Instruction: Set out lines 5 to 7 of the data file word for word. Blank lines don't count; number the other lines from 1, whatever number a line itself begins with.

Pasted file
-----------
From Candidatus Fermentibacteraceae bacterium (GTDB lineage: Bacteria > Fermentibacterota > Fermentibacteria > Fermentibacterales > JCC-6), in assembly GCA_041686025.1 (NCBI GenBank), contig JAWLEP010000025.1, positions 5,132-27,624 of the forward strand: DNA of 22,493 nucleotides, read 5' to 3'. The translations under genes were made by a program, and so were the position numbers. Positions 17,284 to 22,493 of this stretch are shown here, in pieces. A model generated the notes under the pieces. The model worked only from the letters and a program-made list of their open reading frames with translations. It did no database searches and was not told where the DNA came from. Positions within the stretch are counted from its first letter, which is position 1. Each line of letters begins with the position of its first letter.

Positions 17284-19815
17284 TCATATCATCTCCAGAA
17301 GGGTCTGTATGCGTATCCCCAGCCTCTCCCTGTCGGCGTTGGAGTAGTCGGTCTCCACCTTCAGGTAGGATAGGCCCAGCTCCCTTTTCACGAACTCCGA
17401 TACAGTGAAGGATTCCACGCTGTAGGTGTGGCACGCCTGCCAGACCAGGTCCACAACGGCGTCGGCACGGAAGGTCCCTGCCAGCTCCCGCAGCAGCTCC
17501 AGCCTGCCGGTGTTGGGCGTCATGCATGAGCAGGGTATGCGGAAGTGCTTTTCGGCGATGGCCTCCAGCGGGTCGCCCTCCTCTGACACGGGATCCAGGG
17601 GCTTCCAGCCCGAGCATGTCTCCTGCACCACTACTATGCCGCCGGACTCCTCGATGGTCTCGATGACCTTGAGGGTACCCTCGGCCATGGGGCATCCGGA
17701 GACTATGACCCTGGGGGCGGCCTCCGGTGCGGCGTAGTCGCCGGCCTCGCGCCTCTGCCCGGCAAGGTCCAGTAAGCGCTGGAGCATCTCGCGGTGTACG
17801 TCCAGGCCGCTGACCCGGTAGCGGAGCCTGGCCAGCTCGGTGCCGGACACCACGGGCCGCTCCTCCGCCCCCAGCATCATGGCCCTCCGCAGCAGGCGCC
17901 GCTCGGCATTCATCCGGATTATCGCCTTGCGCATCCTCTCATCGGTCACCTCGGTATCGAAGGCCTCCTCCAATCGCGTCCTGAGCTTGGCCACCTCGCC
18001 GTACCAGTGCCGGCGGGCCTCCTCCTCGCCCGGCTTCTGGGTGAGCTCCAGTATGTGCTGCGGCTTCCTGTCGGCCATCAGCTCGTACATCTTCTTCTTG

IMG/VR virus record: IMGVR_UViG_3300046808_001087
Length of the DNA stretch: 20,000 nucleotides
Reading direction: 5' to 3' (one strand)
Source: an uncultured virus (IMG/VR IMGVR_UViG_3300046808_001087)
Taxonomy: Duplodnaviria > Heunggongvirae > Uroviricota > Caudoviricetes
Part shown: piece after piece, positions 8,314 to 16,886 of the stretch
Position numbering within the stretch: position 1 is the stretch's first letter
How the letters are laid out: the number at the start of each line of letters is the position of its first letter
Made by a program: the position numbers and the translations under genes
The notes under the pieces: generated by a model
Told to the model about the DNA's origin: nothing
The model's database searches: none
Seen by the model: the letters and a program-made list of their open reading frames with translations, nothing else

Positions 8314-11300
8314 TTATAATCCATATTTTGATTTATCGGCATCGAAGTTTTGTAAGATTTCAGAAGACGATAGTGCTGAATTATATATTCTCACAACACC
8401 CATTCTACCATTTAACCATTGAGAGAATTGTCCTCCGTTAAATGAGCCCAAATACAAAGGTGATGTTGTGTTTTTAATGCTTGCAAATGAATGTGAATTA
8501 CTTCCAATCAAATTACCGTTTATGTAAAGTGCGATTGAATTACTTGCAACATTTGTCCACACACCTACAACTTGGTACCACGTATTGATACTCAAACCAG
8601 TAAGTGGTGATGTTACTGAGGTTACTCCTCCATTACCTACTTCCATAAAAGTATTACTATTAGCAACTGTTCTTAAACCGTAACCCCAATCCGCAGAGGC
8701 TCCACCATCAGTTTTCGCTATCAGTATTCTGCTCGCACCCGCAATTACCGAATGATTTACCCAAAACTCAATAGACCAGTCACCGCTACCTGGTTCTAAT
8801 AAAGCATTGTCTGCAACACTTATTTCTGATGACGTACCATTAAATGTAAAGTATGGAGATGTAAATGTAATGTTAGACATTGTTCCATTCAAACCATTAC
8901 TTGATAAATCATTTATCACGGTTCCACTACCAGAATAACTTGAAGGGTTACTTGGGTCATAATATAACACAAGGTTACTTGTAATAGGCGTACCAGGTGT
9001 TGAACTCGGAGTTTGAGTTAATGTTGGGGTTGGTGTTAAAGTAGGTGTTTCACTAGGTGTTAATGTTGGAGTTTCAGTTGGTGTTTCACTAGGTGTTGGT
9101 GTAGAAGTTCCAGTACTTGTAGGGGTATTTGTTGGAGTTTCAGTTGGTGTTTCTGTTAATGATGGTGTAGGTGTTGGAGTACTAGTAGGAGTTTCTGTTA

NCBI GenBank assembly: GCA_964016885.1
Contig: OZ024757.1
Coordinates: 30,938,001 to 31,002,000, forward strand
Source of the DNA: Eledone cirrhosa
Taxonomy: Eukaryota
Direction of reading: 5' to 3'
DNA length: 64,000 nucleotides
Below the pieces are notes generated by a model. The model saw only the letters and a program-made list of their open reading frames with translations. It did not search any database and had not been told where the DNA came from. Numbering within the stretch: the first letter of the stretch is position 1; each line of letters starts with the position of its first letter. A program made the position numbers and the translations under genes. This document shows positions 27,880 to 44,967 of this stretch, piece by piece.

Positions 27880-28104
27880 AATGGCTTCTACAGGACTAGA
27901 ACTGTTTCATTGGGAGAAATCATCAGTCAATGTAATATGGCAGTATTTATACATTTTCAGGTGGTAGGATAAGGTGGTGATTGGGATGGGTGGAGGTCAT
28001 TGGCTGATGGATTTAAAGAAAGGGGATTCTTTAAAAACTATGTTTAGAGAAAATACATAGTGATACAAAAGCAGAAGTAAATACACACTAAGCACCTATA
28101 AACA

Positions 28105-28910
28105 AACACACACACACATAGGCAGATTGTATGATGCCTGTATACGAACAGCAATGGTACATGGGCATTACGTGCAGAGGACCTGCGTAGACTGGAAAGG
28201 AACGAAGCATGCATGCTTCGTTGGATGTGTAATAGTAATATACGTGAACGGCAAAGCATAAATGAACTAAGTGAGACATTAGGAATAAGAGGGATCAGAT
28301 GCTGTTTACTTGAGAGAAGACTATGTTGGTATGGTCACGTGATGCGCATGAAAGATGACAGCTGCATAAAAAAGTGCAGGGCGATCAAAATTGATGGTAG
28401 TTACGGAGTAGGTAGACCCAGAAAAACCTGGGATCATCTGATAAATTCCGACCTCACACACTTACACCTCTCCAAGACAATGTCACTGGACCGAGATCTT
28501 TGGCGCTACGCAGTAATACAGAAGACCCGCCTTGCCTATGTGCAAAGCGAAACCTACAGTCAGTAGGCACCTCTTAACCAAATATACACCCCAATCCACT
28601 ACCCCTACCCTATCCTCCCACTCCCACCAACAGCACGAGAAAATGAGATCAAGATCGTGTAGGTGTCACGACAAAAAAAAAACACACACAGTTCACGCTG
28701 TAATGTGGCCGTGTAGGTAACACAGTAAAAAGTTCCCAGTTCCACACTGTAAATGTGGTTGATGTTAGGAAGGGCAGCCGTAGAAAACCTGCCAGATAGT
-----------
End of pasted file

17401 TACAGTGAAGGATTCCACGCTGTAGGTGTGGCACGCCTGCCAGACCAGGTCCACAACGGCGTCGGCACGGAAGGTCCCTGCCAGCTCCCGCAGCAGCTCC
17501 AGCCTGCCGGTGTTGGGCGTCATGCATGAGCAGGGTATGCGGAAGTGCTTTTCGGCGATGGCCTCCAGCGGGTCGCCCTCCTCTGACACGGGATCCAGGG
17601 GCTTCCAGCCCGAGCATGTCTCCTGCACCACTACTATGCCGCCGGACTCCTCGATGGTCTCGATGACCTTGAGGGTACCCTCGGCCATGGGGCATCCGGA